KUALA LUMPUR: The Zero Emission Vehicle Association (ZEVA) has urged the government to provide incentives focusing on electric vehicles (EVs) charging infrastructure in the revised Budget 2023 to spur its growth from the current number of around 2,000 to 700,000 EVs on the road by 2030.
In a statement today, ZEVA said that EV charging infrastructure incentives should be offered to cater for city infrastructure, highway charging areas and high-rise buildings.
For city infrastructure, the association said that “starting up cost for any interested local and city councils to set up public charging in any particular city” should be offered, while “funding allocation of RM500,000 for each rest area catering for six DC (direct current) chargers per rest area” for highway charging areas should be provided.
Additionally, for high-rise buildings, it said grants should be given to non-landed property managers for EV charger installation at RM10,000 each.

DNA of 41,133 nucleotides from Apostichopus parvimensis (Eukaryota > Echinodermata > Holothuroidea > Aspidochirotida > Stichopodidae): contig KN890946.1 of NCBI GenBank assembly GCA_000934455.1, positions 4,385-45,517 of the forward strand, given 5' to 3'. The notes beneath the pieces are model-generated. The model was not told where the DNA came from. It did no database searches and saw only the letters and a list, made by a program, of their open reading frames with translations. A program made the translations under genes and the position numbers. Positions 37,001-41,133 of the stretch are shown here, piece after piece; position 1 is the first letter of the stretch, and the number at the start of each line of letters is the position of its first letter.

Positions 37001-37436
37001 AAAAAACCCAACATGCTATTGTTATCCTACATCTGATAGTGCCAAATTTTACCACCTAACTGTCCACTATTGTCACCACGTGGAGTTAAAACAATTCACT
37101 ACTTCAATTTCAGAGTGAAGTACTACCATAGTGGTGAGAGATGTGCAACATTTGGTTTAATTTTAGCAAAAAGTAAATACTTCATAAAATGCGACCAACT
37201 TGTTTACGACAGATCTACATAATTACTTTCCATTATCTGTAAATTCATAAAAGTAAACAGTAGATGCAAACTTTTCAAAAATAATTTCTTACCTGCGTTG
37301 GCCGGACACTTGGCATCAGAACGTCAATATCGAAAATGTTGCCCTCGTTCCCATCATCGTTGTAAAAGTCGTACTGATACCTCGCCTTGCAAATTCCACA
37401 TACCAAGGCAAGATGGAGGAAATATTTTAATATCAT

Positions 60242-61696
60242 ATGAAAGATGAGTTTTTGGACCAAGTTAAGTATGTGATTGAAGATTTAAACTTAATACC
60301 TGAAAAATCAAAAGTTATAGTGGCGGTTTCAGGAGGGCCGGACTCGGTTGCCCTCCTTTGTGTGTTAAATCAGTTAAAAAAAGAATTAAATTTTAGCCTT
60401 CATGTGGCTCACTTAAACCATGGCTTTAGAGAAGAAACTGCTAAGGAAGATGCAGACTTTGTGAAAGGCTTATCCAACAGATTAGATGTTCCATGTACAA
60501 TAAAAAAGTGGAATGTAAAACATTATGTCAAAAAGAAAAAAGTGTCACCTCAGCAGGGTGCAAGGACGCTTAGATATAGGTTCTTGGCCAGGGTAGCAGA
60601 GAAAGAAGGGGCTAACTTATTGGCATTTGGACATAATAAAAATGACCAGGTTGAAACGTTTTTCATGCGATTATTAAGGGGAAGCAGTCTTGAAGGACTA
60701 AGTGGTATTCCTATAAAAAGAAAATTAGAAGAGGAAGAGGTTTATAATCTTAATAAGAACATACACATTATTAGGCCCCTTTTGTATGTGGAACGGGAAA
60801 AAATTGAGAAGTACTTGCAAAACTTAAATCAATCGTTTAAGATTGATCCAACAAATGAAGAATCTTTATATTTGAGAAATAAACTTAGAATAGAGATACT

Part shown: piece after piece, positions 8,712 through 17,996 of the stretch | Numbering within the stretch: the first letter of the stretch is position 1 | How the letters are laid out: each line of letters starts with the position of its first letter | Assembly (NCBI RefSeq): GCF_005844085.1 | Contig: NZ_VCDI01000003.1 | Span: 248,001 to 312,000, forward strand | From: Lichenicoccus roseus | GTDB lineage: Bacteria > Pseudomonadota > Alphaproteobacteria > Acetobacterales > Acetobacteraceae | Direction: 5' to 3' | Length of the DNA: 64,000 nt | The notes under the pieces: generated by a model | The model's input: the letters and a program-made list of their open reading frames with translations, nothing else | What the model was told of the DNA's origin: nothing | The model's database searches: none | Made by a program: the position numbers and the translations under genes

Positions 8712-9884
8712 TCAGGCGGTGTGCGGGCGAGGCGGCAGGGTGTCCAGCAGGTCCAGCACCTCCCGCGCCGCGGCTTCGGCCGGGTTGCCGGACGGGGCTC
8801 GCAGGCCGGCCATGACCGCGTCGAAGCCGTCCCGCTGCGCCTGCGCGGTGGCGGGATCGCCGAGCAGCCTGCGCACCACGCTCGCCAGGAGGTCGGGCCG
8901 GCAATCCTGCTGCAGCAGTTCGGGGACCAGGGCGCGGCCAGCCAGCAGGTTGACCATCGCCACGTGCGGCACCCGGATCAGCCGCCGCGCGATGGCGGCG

Nonetheless, ZEVA said the incentives above should not cover 100 per cent of the charger’s cost but rather cater for the associated cost of setting up charging facilities.
“The government’s assistance is needed as the first movers’ assets will only be utilising a fraction of the full capacity of these facilities.
“ZEVA believes that the subsequent companies that intend to deploy their chargers nearby will be able to leverage these existing facilities easily, thus encouraging more to invest,” it said.
The association said that other incentives to consider include matching grants for research and development in the EV industry, specially catered for the automotive industry, cash rebates for trade-ins of petrol or diesel-fueled vehicles to EVs and cash incentives for EV new purchases.
“This small incentive will be useful to inspire some, if not all, of the high-end new vehicle buyers annually,” it added.
The revised Budget 2023 is slated to be tabled in Parliament this Friday. –Bernama